Photo Credits: HARRY CHENG / COURTESY
C-STEM center works to close achievement gap in mathematics education
The UC Davis Center for Integrated Computing and STEM Education (C-STEM) organized the 2020 Symposium on Integrated Computing and STEM Education on Feb. 24 in collaboration with the Redlands Unified School District and the University of Redlands. One hundred and thirty students, teachers, administrators and professors shared their experiences and participated in hands-on training to learn ways to integrate coding and robotics into mathematics education. This one-day event was held at the University of Redlands.
Both entertaining and effective in capturing the interests of students, robots are useful tools for closing the achievement gap in mathematics education. C-STEM develops new and interactive curricula to teach algebra, mathematics and programming. These technologies are particularly effective in reaching students who lack interest in or struggle with mathematics and are already being used in elementary, middle and high schools throughout the country.
“[C-STEM] is a coding and robotics program focused on helping students better understand their core concepts in math, science, engineering, computer science and robotics,” said Daniel Ryan, the education service manager for C-STEM.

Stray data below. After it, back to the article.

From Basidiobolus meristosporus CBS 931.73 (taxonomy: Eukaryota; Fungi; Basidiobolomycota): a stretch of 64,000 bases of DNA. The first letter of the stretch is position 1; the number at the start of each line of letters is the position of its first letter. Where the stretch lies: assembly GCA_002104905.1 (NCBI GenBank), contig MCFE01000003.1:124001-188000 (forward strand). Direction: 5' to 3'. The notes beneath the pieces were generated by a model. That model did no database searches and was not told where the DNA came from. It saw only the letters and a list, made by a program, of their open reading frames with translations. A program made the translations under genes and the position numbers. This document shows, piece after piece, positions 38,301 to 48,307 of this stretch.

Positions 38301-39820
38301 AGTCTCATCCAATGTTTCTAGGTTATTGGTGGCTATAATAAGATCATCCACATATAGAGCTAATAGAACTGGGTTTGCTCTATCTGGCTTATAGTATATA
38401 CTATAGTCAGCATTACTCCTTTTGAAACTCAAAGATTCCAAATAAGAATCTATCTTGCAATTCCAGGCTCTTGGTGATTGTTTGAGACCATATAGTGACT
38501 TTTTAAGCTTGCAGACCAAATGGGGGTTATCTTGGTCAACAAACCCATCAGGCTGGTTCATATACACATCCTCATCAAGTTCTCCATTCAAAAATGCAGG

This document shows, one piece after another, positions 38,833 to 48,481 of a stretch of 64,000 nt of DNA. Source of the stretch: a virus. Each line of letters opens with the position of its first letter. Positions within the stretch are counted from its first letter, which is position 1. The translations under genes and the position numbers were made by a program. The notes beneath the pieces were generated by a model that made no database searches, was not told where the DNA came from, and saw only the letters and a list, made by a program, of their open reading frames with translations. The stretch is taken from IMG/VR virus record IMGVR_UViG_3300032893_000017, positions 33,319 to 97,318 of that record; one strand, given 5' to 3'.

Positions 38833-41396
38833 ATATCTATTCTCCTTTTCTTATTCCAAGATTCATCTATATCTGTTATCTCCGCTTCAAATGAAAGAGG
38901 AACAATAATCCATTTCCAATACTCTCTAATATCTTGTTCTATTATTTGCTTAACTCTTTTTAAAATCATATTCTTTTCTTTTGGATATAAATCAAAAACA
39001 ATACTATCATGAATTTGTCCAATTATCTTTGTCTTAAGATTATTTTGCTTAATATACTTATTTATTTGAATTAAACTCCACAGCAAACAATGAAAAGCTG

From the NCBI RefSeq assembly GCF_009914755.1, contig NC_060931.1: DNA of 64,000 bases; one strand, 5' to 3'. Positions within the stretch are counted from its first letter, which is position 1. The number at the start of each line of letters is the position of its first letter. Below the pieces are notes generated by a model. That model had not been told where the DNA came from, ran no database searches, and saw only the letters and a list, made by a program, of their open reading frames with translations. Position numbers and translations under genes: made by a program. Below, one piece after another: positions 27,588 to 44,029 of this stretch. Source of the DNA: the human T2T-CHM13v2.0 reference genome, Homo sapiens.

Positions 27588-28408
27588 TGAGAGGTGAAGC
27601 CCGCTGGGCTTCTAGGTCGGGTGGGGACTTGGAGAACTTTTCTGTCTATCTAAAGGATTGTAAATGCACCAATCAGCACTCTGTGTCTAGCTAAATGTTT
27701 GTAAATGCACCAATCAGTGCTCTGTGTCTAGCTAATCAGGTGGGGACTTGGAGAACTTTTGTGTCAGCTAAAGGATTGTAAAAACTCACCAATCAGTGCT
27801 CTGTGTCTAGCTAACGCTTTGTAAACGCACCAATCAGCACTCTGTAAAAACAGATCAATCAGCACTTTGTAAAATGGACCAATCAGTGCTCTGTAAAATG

All software and curricula created by C-STEM are available on their website for educators to use. Additionally, the center organizes symposiums, professional development classes for educators and summer camps for students in various locations.
A full program of the events offered at the latest symposium is available on C-STEM’s website. Highlights from the event included speeches from Tim Taylor, the keynote speaker and an executive director for the Small School District Association, the C-STEM superintendents plenary panel session and the C-STEM teachers plenary panel session. There were also 16 breakout sessions and a “makerspace” for attendants to explore the robots.
“We put on a number of different breakout sessions to introduce various K-12 teachers and educators to the C-STEM program and different strategies and options for integrating more computer programming and robotics into their classrooms,” Ryan said.
Strategies suggested to educators included using computer programs to solve systems of linear equations and having students create their own dynamic robot systems.
One main goal of the symposium was to show educators how easy it is to integrate computer science into core K-12 classes. Many teachers originally are hesitant and cautious about the technologies, as many are not really familiar with computer science, Ryan said.
“There’s this misconception [computer science] is a bunch of geniuses that sit and program all day, and you have to know your stuff in order to do it,” Ryan said. “We were trying to raise awareness that really anybody can get into coding. It’s a really simple easy thing to do, it’s just a matter of being able to transcribe instructions into very, very step-by-step algorithmic